I roughed everything in with a 4B pencil, darkened some bits with ink, smeared gouache in the background and on the wing. I made notes to myself, as in the bottom right to note and remember "What happened here." That means I had the sinking suspicion I was leaving something out that happened on the wall there.
Because there isn't a lot of color in the image I selected, and because I basically love line, I'd say that my approach focused on the lines and shapes. In the evenings before looking at my reference materials I'd make a quick sketch, going over my memory map of steps and relationships, quickly with just a pen as you see in the second, blue paper, image. By this time you can see that the angle of the bird's head is something I'm focusing on remembering, as well as the space behind him, and the negative space at his base.
I don't know how many times I sketched this image, sometimes two times a day. Sometimes I would study my reference materials a couple times a day, but not sketch.
Left: My quick statement and no details postage-stamp sized thumnail made in 30 seconds. We were asked to do these before we started our final in-class memory painting. Click on the image to view an enlargment.
We had another in-class attempt, which you can see in the fourth image in this post. I was working with acrylics because I thought this would give me the best chance to get something similar to the oil surface and yet be able to rework easily. I worked directly with a brush, blocking in the shapes and then started to work around the piece adding details that I could remember. The comments at the top of the page were nudges by Stephan for future study: "Where's the hardest ed[ge]? Take inventory of the hard edges." I stopped after 90 minutes (1:30), and didn't refer to my reference material since I wanted to practice for the "final."
Left: The final in-class painting. Because I had such a harried beginning I did run back to the kitchen to focus my attention again once during this. I don't have my glasses so there's no ability to see fine details and he looks rather rumpled. Allowing for the color being way off, except for his shoulder/back edge being a bit high, thus making his head too small, if you squint down really hard he's not awful. I had an hour into this, since I used valuable time searching for my glasses.
On the day of the final project I discovered I had left my glasses at home. (I'd driven over with sunglasses; I even ran down to check the car.) After a frustrating search I dove in and pushed the paint around.
You can see my in-class final in images five and six.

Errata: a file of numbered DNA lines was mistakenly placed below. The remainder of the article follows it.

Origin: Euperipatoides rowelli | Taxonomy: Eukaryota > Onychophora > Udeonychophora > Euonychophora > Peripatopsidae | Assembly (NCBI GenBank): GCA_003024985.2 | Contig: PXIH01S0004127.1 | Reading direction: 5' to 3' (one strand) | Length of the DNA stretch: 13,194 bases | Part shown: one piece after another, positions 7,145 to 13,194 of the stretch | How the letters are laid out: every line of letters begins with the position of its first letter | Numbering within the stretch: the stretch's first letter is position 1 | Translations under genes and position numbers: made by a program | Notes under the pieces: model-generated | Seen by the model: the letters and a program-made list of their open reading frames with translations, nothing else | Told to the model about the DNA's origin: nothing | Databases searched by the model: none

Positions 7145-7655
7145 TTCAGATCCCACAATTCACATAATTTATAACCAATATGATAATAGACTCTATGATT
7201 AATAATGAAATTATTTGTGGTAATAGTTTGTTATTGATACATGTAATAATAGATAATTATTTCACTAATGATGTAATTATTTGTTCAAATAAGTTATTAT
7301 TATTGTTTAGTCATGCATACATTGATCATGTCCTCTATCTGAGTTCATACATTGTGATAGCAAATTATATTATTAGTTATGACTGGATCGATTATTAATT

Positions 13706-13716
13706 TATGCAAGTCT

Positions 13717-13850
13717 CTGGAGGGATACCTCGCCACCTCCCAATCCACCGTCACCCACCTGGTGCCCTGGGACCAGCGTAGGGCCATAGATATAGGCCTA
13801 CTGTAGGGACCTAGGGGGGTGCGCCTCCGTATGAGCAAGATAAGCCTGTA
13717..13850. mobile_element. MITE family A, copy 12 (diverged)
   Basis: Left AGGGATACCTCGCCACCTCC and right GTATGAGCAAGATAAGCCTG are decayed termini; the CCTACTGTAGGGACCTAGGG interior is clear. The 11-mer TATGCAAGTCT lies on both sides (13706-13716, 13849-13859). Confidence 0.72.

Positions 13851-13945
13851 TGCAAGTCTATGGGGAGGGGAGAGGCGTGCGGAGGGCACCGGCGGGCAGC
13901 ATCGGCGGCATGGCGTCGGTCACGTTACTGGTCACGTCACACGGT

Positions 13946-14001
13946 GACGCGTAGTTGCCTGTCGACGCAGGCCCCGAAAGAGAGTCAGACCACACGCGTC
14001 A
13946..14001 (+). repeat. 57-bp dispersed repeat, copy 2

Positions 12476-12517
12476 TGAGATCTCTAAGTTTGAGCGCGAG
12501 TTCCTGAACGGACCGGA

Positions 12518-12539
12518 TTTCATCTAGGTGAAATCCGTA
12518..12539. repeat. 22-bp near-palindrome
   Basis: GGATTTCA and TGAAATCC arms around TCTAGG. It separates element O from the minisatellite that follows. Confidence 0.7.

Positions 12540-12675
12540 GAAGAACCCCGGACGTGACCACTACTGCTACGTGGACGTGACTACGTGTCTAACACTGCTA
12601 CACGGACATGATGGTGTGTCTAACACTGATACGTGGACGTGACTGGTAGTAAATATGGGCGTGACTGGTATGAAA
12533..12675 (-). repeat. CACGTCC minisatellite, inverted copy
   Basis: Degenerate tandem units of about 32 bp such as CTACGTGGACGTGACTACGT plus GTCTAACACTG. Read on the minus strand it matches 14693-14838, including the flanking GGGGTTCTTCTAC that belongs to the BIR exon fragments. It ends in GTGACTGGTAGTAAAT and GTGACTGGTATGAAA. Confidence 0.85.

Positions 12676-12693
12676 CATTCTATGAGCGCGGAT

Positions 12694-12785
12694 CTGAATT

Left: A few days after class ended I actually missed drawing the bird every day. I had not looked at my reference since the final "exam." In class we'd joked about doing flipped versions of the image and one evening I picked up a piece of paper and did this quick sketch.
It was a fun project; one I learned much from.
I was amazed at how the details of this painting stayed with me for a long time.
In the final image, where I drew the mirror image of the painting without first looking at the painting since the final project, I can see how I mentally marched through my various check points which included the angle of the head, placement of the shoulder, negative space at his feet, distance to finial, angle and space to shadow, drape of the chain. I elongated the stand he's sitting on, but then I have a tendency to elongate things—even when they are right before me.
Even now it's difficult to resist the urge to pick up a pen and see what I remember. But I've just been looking at the painting, so I'll have to leave it alone for awhile longer.
This process showed me what I need to work on in seeing and retaining value and color and shape in my mind long enough so I can put it on paper—whether it's 30 seconds after viewing or 6 hours. I still do my daily memory sketches—but not every day. I still prefer to draw from life. But I do feel these types of exercises have helped me retain information when I'm drawing in the moment—fleeting information such as a bird flying by—what angle was this in relation to that? My mind responds and puts the answer on the paper.
I think we all need to get out of our comfort zone now and then, and have a stretch, and a bit of a push. We return to our drawing practice with improved skills and a new roadmap for where we want to go.